BY BENIE CLAUDETTE
Sometimes we find ourselves in embarrassing situations. It might be something we do or say, our physical appearance or something entirely out of our control. What matters most is how you deal with that situation and overcome any challenges you face. Ni Nyampinga visited girls who shared their stories about feeling embarrassed and uncomfortable in public, and how they tried their best to respond positively.
My name is Teta from Fawe Girls School in Kayonza, and I am 14 years old. I used to feel ashamed because I’m missing one of my front teeth. I lost it when I fell down mopping at home while I was in Primary 3. The next day, when I was answering the teacher’s questions, everyone laughed. So I stopped talking, even though I was generally very outgoing and love to laugh with my friends.
My life became miserable. I was no longer laughing or speaking up in class, nor was I asking questions like I used to. I was so lucky that my friends and parents helped me to understand that staying who I am will make people get used to me, and it worked. I went on to pass the national exam with excellent grades, was admitted to this school, and I was elected to be the class monitor in Senior One!
My name is Yvette from Minazi. I’m 16 years old. I felt ashamed because I couldn’t speak Kinyarwanda very well. I remember we were doing a sketch, and although I was pretty good at writing Kinyarwanda, my speaking was poor. This brought down my marks and meant that I was the only one in my class with poor grades and it made me sad. So, I decided to learn how to speak Kinyarwanda through a programme on Rwanda Television called “Ntibavuga Bavuga”. I started listening to the radio and reading books in Kinyarwanda as well. Afterwards, I approached every single person who made fun of me and asked them to help me pronounce the words correctly. I wrote down what they told me and would always go back to repeat them. If I hadn’t taken that initiative, I would have stopped telling jokes, which I love so much, or I would have been lonely.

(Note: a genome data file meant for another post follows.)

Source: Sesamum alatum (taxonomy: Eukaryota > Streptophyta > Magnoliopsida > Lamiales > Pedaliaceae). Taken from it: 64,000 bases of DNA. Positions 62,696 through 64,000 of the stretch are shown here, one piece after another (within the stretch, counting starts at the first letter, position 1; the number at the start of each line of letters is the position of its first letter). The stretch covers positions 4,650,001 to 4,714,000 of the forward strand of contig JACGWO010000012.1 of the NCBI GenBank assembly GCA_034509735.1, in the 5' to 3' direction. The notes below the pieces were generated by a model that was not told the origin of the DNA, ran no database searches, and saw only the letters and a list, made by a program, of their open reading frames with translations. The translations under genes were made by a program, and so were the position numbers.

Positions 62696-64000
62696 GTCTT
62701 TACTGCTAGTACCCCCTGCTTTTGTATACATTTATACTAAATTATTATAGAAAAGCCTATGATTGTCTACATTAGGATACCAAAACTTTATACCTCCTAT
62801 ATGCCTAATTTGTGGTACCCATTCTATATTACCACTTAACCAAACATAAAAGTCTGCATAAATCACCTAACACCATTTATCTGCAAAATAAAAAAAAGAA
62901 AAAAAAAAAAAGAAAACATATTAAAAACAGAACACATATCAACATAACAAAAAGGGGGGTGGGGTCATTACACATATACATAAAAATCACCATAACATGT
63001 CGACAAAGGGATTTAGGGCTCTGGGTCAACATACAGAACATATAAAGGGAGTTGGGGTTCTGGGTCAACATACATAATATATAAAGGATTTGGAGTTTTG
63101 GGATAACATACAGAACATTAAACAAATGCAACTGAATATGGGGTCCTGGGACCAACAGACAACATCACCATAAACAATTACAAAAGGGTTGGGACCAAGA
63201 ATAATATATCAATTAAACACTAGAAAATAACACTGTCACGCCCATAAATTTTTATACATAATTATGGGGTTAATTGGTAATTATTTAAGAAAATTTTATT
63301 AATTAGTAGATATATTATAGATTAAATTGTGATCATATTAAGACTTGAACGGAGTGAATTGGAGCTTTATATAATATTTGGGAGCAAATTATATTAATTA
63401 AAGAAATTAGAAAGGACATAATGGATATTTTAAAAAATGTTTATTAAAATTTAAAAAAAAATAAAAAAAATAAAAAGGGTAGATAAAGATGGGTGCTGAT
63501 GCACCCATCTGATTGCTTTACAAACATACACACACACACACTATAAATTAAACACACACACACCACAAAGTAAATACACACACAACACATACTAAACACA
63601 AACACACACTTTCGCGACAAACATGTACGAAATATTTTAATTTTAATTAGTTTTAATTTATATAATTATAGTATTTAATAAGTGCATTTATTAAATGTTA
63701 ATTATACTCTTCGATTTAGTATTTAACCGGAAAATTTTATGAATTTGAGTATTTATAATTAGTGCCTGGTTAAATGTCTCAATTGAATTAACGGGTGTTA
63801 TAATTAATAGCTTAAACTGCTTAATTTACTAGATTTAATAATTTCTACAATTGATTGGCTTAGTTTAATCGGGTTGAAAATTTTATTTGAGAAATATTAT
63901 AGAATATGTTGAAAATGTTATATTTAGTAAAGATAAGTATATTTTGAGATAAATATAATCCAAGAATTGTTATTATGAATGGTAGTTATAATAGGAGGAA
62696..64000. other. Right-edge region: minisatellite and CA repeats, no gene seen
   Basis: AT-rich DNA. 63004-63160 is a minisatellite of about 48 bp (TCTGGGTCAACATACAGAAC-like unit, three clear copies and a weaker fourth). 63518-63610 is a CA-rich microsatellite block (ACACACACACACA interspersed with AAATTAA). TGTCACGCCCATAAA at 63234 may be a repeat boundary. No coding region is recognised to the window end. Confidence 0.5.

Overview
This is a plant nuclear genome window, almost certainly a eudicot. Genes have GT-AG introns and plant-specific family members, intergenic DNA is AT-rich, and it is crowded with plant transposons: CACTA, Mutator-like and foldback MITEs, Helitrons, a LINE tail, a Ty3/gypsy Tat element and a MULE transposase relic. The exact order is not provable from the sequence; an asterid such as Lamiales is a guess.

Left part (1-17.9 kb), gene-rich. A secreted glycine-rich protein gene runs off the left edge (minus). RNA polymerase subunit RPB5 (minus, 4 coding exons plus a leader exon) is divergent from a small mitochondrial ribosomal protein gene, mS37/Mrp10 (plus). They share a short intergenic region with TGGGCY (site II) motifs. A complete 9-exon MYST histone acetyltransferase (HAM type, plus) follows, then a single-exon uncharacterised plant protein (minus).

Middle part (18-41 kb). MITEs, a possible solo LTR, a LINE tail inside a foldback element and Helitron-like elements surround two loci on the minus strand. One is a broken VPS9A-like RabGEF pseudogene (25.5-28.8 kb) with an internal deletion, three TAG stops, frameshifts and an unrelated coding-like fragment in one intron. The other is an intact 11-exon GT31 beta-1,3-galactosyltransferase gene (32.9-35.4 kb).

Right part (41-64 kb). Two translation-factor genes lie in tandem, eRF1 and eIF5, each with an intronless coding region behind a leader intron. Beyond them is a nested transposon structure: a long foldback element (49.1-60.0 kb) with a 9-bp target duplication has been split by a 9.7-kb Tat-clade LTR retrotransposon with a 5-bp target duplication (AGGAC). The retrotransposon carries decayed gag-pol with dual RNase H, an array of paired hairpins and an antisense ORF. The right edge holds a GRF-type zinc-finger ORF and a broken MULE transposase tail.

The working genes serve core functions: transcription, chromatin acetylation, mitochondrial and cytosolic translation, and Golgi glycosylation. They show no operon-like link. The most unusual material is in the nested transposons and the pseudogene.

They might laugh at you, but they will stop. You also need to know that it’s okay when you are not able to do something. The piece of advice that really helped me is to never be shy, worried that people will keep laughing at you. I also decided to proactively work on my Kinyarwanda. If you show people that you’re shy and you fear them, they will keep laughing at you. But if you join them, they will get used to you. On the other hand, it’s good to explain to them that making fun of you hurts and that you are learning something new that will take time.
After all the effort I invested, I delivered a speech in public at my confirmation ceremony and everyone applauded. I was so happy.
My name is Christine from Minazi and I’m 16 years old. I used to feel ashamed because I have large breasts. I like playing soccer, but it became hard for me and I stopped running as much as possible. I even had people respond negatively or judge me because of breasts. I wasn’t ashamed because of the size of my breasts, but of how people reacted after seeing me run without a bra. It made me sad. I stopped going out to play with others. So, I talked to my parents and explained my issues, after which they gave me money to buy a bra.
Talking to my parents made a big difference, especially my mother who helped me find a solution. I went back to playing soccer and I’m happy again. Now, when I see somebody being laughed at, I talk to them about what they can do to respond positively to the situation.
Later, we had a soccer game between my class and Senior 5. I scored a goal for my class, and my classmates celebrated with me.
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